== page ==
Women’s World Cup: Lisa Keightley says buck stops with her as England face elimination

Women's World Cup
Lisa Keightley Women's World Cup

England head coach Lisa Keightley admitted “the buck lies with me” after their third straight defeat left the defending champions on the brink of elimination from the Women’s World Cup.

South Africa had not beaten England for over 20 years in a Women’s World Cup, but chased down England’s 235 with four balls remaining to claim a three-wicket victory.

England will again be left to rue fielding errors, allowing Laura Wolvaardt three lifelines on her way to what proved to be a match-winning 77.

Heather Knight’s side also dropped Deandra Dottin during the previous defeat against the West Indies, among other errors, but Keightley did not have an answer as to why the mistakes have crept into the team.

Women’s World Cup malaise a mystery

“We haven’t really put our finger on it. We have fielded pretty well throughout the Ashes and took a lot more chances than we have today,” the England head coach said.

“The last two days we trained really well and the girls have been up and about putting a lot of effort in and we just haven’t got the rewards in the games when it matters.

“I don’t really know to be sure, it is something that we’ll have to think about when we review after the World Cup.”

After defeats to Australia and the West Indies in the first two matches of the tournament, England now require other results to go their way to have any chance of qualifying for a semi-final spot.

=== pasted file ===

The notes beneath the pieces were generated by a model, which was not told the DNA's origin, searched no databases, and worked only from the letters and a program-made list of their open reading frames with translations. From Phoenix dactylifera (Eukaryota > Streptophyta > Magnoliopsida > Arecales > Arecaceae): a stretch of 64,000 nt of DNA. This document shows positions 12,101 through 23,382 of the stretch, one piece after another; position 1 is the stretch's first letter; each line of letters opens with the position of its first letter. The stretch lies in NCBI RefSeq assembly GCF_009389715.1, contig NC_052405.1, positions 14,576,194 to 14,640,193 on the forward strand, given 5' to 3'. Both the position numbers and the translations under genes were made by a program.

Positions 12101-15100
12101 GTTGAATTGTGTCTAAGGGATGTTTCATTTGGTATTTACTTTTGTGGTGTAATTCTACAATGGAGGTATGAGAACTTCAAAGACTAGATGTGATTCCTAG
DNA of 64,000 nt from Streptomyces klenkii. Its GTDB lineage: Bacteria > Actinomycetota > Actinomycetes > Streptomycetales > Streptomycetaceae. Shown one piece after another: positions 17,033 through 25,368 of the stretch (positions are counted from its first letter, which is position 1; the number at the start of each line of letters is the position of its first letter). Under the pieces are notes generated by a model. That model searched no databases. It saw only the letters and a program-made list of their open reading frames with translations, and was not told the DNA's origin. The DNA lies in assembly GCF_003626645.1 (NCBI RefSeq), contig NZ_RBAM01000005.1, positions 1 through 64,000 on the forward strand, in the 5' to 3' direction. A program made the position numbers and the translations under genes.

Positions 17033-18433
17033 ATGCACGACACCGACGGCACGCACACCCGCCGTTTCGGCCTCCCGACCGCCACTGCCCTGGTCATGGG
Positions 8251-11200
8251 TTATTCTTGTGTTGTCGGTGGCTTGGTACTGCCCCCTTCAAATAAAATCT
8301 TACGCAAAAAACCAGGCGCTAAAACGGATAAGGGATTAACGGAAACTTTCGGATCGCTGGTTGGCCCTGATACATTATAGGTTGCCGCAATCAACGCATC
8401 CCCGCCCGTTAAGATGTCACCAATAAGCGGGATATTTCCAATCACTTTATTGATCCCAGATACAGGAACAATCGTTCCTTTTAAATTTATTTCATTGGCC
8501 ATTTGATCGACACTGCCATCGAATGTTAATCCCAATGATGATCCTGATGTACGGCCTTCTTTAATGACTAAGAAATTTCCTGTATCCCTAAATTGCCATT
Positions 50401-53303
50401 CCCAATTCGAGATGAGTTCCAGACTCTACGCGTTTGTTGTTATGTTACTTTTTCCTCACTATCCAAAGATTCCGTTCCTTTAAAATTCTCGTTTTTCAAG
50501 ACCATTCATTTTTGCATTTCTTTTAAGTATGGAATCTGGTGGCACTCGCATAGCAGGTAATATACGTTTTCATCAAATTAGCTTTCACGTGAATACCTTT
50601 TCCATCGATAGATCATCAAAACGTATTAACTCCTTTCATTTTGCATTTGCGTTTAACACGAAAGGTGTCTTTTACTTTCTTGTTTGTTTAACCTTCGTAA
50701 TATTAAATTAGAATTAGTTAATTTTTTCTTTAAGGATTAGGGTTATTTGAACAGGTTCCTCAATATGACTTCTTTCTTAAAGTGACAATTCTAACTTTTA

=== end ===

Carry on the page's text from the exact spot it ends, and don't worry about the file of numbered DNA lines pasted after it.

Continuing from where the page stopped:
Coach takes responsibility for Women’s World Cup misfire

Keightley assumed responsibility for England’s faltering title defence.

“As a coach I take a huge amount of responsibility, it’s up to me to drive the team and get the wins on the board, that’s the job of the coach and we’re trying really hard – the coaching staff and myself – to get the players up and about.

“We don’t have to do too much, the players are pretty gutted and they were gutted after the last match and wanted to bounce back and were unable to do it.

“But the responsibility and the buck lies with me and I’m happy to cop that, moving forward – I don’t feel any more pressure than what the players feel and I’m no more disappointed than the players.

“We came into this World Cup to play better than we have and we haven’t and it’s been frustrating, for myself and the coaching staff and frustrating for the players.

“We just for some reason haven’t clicked and we’re finding it really hard to do so, but we’ll keep fighting and we’ll keep training hard in between and talking to the players, it will be great to bounce back and come out against India and put the pressure on them.”

Kapp the hero

Marizanne Kapp finished with five wickets from her 10 overs as well as making a crucial 32 with the bat to help guide South Africa over the line and said she urged her team-mates not to attack too early.

“Over the last year we have chased well and when I was out in the middle and we needed 80 runs, just for the batters if we can take it as deep as possible and not try and go too early we’ll get over the line,” the all-rounder said.

“Under lights it was coming on really nicely. Earlier in the day we saw the slower ball sitting in the wickets and under lights that took that away, but the batters in there just needed not to go too early.”

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